Advance theory

Kriging system expansion:

Gradient Covariance-Matrix \({\bf{C_{\partial {\bf{Z}}/ \partial u}}}\)

The following equations have been derived from the work in :cite:`d-Aug.2004,Lajaunie.1997,chiles2009geostatistics

The gradient covariance-matrix, \({\bf{C_{\partial {\bf{Z}}/ \partial u}}}\), is made up of as many variables as gradient directions that are taken into consideration. In 3-D, we would have the Cartesian coordinates dimensions—\({\bf{Z}}/ \partial x\), \({\bf{Z}}/ \partial y\), and \({\bf{Z}}/ \partial z\)—and therefore, they will derive from the partial differentiation of the covariance function \(\sigma(x_i,x_j)\) of \(\bf{Z}\).

2-D representation of the decomposition of the orientation vectors into Cartesian axis. Each Cartesian axis represent a variable of a sub CoKriging system. The dotted green line represent the covariance distance, \(r\).

As in our case the directional derivatives used are the 3 Cartesian directions we can rewrite gradients covariance, \({\bf{C_{\partial {\bf{Z}}/ \partial u, \, \partial {\bf{Z}}/ \partial v}}}\) for our specific case as:

\[\begin{split}{\bf{C_{\partial {\bf{Z}}/ \partial x, \, \partial {\bf{Z}}/ \partial y \, \partial {\bf{Z}}/ \partial z}}} = \left[ \begin{array}{ccc} {\bf{C_{\partial {\bf{Z}}/ \partial x, \, \partial {\bf{Z}}/ \partial x}}} & {\bf{C_{\partial {\bf{Z}}/ \partial x, \, \partial {\bf{Z}}/ \partial y}}} & {\bf{C_{\partial {\bf{Z}}/ \partial x, \, \partial {\bf{Z}}/ \partial z}}} \\ {\bf{C_{\partial {\bf{Z}}/ \partial y, \, \partial {\bf{Z}}/ \partial x}}} & {\bf{C_{\partial {\bf{Z}}/ \partial y, \, \partial {\bf{Z}}/ \partial y}}} & {\bf{C_{\partial {\bf{Z}}/ \partial y, \, \partial {\bf{Z}}/ \partial z}}}\\ {\bf{C_{\partial {\bf{Z}}/ \partial z, \, \partial {\bf{Z}}/ \partial x}}} & {\bf{C_{\partial {\bf{Z}}/ \partial z, \, \partial {\bf{Z}}/ \partial y}}} & {\bf{C_{\partial {\bf{Z}}/ \partial z, \, \partial {\bf{Z}}/ \partial z}}} \end{array} \right] \label{C_g}\end{split}\]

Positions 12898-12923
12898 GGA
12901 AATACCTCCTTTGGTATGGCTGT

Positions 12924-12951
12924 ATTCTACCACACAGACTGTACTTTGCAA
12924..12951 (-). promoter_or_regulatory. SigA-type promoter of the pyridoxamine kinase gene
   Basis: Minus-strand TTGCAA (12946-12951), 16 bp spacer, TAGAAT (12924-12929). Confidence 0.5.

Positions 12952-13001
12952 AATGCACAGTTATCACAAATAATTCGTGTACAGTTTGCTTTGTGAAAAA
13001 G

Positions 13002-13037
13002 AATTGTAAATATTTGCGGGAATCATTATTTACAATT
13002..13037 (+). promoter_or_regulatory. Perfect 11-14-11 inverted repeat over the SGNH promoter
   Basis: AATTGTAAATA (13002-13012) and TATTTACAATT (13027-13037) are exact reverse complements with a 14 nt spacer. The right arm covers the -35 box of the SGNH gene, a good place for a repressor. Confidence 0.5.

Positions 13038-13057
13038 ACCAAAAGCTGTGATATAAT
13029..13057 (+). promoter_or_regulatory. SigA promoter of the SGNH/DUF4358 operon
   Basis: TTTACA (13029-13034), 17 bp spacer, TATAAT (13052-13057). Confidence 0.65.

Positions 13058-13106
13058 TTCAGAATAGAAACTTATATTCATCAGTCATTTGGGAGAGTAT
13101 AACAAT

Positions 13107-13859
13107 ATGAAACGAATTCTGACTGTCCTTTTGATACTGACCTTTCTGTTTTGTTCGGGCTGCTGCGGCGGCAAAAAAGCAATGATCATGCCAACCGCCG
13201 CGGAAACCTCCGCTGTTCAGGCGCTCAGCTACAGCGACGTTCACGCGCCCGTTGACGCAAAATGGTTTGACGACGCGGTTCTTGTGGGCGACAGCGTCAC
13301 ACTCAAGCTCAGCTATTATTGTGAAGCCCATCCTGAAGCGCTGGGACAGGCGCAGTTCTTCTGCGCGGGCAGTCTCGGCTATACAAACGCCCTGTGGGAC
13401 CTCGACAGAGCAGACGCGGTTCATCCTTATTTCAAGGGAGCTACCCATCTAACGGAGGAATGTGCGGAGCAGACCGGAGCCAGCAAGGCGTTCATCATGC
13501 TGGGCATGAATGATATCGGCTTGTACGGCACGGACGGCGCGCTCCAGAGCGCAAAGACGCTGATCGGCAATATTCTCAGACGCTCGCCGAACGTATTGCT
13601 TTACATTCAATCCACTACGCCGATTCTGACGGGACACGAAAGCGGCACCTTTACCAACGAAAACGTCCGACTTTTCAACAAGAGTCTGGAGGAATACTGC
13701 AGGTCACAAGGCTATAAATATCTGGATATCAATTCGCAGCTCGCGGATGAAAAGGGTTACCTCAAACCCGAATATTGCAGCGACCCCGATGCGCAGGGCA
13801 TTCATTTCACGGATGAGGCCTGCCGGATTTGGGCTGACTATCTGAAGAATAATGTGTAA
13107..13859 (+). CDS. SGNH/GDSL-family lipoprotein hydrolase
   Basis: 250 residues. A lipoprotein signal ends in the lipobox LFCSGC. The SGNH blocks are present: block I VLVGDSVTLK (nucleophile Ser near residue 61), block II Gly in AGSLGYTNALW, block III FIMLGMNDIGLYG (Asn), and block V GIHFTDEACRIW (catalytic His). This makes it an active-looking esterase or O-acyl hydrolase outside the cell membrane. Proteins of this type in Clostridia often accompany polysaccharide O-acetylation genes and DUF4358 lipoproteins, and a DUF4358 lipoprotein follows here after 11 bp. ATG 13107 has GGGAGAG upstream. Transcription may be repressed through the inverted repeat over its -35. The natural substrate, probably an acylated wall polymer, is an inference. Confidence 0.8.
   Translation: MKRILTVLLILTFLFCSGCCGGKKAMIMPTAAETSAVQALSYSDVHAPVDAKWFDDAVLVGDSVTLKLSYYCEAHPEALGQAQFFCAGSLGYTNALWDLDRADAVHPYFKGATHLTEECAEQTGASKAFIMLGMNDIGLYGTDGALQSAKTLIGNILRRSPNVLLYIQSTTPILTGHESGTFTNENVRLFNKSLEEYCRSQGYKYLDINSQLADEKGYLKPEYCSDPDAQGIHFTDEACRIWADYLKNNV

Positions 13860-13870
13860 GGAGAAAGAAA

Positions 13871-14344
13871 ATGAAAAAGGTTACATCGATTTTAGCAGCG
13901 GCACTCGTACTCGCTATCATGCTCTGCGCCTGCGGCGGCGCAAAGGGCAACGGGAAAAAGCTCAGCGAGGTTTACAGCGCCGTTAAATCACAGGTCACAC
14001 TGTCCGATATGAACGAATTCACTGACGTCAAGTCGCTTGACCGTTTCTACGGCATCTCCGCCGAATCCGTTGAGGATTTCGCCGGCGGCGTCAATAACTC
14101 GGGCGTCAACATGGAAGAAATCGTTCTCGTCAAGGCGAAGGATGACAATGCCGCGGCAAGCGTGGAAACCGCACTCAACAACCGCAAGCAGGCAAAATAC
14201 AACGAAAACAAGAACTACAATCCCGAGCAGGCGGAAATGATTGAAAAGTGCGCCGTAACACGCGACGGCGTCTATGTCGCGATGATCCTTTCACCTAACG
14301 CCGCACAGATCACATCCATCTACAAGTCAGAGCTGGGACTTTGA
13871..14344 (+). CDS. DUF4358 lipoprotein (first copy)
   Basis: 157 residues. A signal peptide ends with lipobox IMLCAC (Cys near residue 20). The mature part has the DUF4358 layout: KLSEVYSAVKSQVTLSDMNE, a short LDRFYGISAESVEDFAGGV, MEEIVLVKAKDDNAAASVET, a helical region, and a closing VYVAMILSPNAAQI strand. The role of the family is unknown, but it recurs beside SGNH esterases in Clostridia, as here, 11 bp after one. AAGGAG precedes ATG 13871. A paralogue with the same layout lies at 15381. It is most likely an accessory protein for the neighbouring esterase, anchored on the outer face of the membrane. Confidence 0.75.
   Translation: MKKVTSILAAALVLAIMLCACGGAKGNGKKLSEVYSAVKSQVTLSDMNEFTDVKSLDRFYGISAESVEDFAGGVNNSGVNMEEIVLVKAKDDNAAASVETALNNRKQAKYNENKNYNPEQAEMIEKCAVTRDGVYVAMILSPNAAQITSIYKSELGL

Notice, however, that covariance functions by definition are described in a polar coordinate system, and therefore it will be necessary to apply the chain rule for directional derivatives. Considering an isotropic and stationary covariance we can express the covariance function as:

\[\sigma(x_i,x_j) = C(r)\]

with:

\[r = \sqrt{h^2_x+h^2_y}\]

therefore we need to apply the chain rule in partial differentiation. For the case of the covariance in a single direction:

\[\begin{split}{\bf{C_{\partial {\bf{Z}}/ \partial u, \, \partial {\bf{Z}}/ \partial u}}} = \frac{\partial^2 C_{Z} (r)}{\partial h^2_u} = \frac{\partial C_{Z} (r)}{\partial r} \frac{\partial}{\partial h_u} \left( \frac{\partial r}{\partial h_u} \right) + \frac{\partial}{\partial h_u} \left( \frac{\partial C_Z (r)}{\partial r}\right) \frac{\partial r}{\partial h_u} \\\end{split}\]

where:

\[\frac{\partial C_{Z} (r)}{\partial r} = \frac{\partial C_{Z} (r)}{\partial r} = C'_Z(r)\]
\[\frac{\partial r}{\partial h_u} = \frac{h_u}{\sqrt{h^2_u+h^2_v}} = -\frac{h_u}{r} \label{eq:}\]